It was partially covered, actually, with a tarp draped across one side and extending over the top of the bed, and a small, portable pavilion had been set up in front to give the vendors and customers a place to stand and conduct business out of the drizzle that had been falling all morning. The vendor, a beefy Latino guy with a thin mustache and deep brown skin, was selling live chickens.

Held in crates too low for them to stand up, the Rhode Island reds sat three or four to a cage, stacked at least six or seven crates high, nervously watching as a woman pulled them from their confines. She reached into one cage and pulled out an obviously nervous bird.  I assumed at that point it was headed to the chopping block – that’s not true, I was actually waiting for her wring its neck – but, instead, she tucked the clucking hen gently into a paper grocery bag, folded over the top to close it, and then handed it to the man who then passed it over to a customer.

His customers were almost all Chinese: small women with short, sensible, no-nonsense haircuts and the standard-issue fleece jacket sold to tourists who never expected San Francisco to be as cold as it often is, with a stylized “SF” embroidered on the breast. As I watched, one woman was crouched down, tucking a full paper bag into a plastic bag with handles which would be easier to carry. She would, later that day probably, kill the bird at home for dinner that evening. You don’t get much fresher than that.

Five years ago, I managed an apartment building in Nob Hill, just a couple blocks outside Chinatown. Many of my tenants, as well as my neighbors in other buildings, were Chinese. I had only lived in San Francisco less than two years at that point and was even newer to the neighborhood.

Working in an empty apartment one afternoon, repairing a window, I was surprised by the sudden sound of a chicken clucking. I opened the window on which I had been working a little farther and leaned my head out into the light well. Several long moments later, I heard it again. The chicken sounds were coming from an apartment on the fourth floor, where Mrs. Fang lived.

I knew that many Chinese – and Latinos – often bought live chickens to slaughter at home. It simply hadn’t occurred to me that the tenants who lived in the small but comfortable studios in my building were doing it, too. As a kid, my family had raised chickens on our small farm and I tended to think of slaughtering chickens as a fairly messy business best done outdoors. But, no, when one’s total acreage consisted of about 450 to 500 square feet on the fourth floor of a 99-year old apartment building, one made do with what one had.

I heard nothing else after several moments and returned to my work. The doomed bird would end up, no doubt, as the centerpiece of dinner that evening, perhaps as salt-baked chicken, or in a rich soup. The next morning, hauling out the trash to be picked up by the city, I saw no feathers, nor any other signs of the poultricide that had taken place the day before. In fact, over the next couple of years, I never found any hints of other animals being dispatched in the building. The home-butchering was quiet, tidy, and discreet. It was just as well: we didn’t allow pets, anyway.

A Little Respect for the Pock-marked Old Woman

February 20, 2010

For several years now I’ve had a lovely little thing going with Mapo tofu, that quintessentially Sichuan dish of chilies, tofu, and minced pork. In truth, it’s difficult to narrow down just what about it appeals to me: bold flavors, wonderful textural contrasts, and its simplicity are all points in its favor. Of course, there’s more than that happening in a dish of the stuff. What every truly great dish has – and Mapo tofu is surely one of the great dishes of Chinese or even world cuisine – is a good background story. Without that, it would still be wonderful but it wouldn’t be great.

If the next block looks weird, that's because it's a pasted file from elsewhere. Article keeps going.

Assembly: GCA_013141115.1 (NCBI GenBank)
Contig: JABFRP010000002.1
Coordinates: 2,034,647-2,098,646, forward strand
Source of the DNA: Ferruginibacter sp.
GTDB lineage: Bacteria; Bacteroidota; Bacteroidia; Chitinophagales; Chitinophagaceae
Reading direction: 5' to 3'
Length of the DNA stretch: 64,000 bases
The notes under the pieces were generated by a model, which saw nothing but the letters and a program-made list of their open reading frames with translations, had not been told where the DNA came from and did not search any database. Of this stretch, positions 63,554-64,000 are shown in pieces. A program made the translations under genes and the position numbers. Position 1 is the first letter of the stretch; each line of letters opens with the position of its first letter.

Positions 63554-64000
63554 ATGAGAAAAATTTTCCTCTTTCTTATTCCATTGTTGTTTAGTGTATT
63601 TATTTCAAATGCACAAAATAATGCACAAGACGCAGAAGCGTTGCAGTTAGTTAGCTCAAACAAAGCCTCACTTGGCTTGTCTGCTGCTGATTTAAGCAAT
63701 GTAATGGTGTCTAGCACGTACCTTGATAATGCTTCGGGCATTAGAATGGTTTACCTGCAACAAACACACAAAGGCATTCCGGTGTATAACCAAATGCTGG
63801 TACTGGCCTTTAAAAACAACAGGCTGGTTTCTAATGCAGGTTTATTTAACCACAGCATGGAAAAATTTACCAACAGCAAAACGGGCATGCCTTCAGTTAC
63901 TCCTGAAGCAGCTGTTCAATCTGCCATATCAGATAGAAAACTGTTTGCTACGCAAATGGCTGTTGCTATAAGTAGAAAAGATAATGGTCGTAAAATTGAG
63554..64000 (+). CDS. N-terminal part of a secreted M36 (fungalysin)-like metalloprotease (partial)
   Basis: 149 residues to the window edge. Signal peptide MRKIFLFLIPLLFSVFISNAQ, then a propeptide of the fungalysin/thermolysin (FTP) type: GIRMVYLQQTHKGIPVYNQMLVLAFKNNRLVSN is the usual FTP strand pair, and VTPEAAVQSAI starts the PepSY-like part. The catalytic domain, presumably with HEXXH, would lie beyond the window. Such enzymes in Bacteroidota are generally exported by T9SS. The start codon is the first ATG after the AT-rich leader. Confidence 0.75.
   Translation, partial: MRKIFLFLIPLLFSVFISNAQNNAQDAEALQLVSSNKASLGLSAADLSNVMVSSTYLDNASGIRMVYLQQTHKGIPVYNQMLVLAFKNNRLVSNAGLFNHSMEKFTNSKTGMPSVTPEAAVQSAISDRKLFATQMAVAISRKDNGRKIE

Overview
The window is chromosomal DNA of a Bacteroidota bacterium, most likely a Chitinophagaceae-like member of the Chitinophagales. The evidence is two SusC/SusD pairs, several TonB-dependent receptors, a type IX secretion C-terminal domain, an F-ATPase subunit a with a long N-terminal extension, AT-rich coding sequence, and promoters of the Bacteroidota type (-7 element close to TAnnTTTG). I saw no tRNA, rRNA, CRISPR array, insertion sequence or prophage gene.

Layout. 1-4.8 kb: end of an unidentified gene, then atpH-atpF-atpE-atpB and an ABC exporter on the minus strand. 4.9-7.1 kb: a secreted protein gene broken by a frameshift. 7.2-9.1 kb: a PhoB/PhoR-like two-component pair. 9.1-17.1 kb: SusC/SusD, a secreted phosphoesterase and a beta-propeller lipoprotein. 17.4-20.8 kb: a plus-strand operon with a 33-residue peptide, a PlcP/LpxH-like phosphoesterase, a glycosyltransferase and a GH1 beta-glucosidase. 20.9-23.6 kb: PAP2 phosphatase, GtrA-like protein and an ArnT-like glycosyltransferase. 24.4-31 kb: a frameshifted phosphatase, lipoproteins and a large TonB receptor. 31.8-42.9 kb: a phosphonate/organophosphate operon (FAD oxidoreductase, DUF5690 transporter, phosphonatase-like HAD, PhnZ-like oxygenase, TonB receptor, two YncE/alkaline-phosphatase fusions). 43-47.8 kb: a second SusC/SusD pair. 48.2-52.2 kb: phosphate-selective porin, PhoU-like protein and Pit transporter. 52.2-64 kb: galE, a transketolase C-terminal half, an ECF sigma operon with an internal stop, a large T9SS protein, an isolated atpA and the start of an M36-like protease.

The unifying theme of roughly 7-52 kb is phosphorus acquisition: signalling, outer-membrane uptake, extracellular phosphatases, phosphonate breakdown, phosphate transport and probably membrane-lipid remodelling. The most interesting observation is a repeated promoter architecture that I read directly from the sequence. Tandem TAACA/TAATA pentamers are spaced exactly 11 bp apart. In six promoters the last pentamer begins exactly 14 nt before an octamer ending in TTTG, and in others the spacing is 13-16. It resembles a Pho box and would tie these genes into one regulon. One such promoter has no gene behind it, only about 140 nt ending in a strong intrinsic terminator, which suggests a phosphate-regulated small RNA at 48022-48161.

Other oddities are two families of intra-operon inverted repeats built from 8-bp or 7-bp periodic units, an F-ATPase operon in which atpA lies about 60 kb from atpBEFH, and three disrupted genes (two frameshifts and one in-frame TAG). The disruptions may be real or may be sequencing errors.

Sometime late in the Qing Dynasty, according to various stories, a widow known as Old Lady Chen ran an inn on the outskirts of Chengdu. Author and expert in Sichuan cuisine Fuchsia Dunlop writes Old Lady Chen was the wife of the restaurateur who owned the inn. In any case, her customers were the laborers and poor merchants who couldn’t afford to stay at the nicer places in the center of town. Her own story was no less poignant, however. Her face was ravaged with the scars of small pox and she was forced to live outside the city as a result.

Serve Mapo tofu over freshly steamed rice.

The inn was located between a tofu maker and a butcher who specialized in lamb. Some of Old Lady Chen’s customers were cooking oil merchants and so she combined the three ingredients along with the chilies that are so popular in Sichuanese cooking to produce a dish that gained notoriety. Stories say Mapo tofu became so popular people traveled long distances just to try it. Given what she must have had to endure as a result of her scars, it’s nice to think she enjoyed both prosperity and respect as a result.

The name of the dish, incidentally, is taken directly from Old Lady Chen. Ma is short for “mazi” which means pock-marked as a result of small pox. “Po” means “old woman”. Put them together and you have Pock-marked Old Woman’s Tofu. The name belies the great pleasure of the dish; yet another contrast.

Mapo tofu is a sensual adventure: crisp morsels of pork pair up with soft, smooth tofu in an oily – but not greasy – bright, red sauce. The spicy but gentle burn of chili stands up against the blandness of the tofu although neither is overwhelmed or overwhelming. In fact, the heat of the chilies is a perfect complement to the unassuming flavor of the tofu. In this particular dish, tofu doesn’t need to be fried beforehand or marinated in anything to give it flavor. It readily absorbs the chili-laden oil that forms the framework of the sauce but it isn’t saturated. In a way, the deep flavors of the sauce really allow the tofu to present itself simply for what it is and it comes off beautifully. Once the dish is finished cooking, ground Sichuan pepper is sprinkled across, leaving the diner with a pleasant, tingling sensation on her lips as she eats.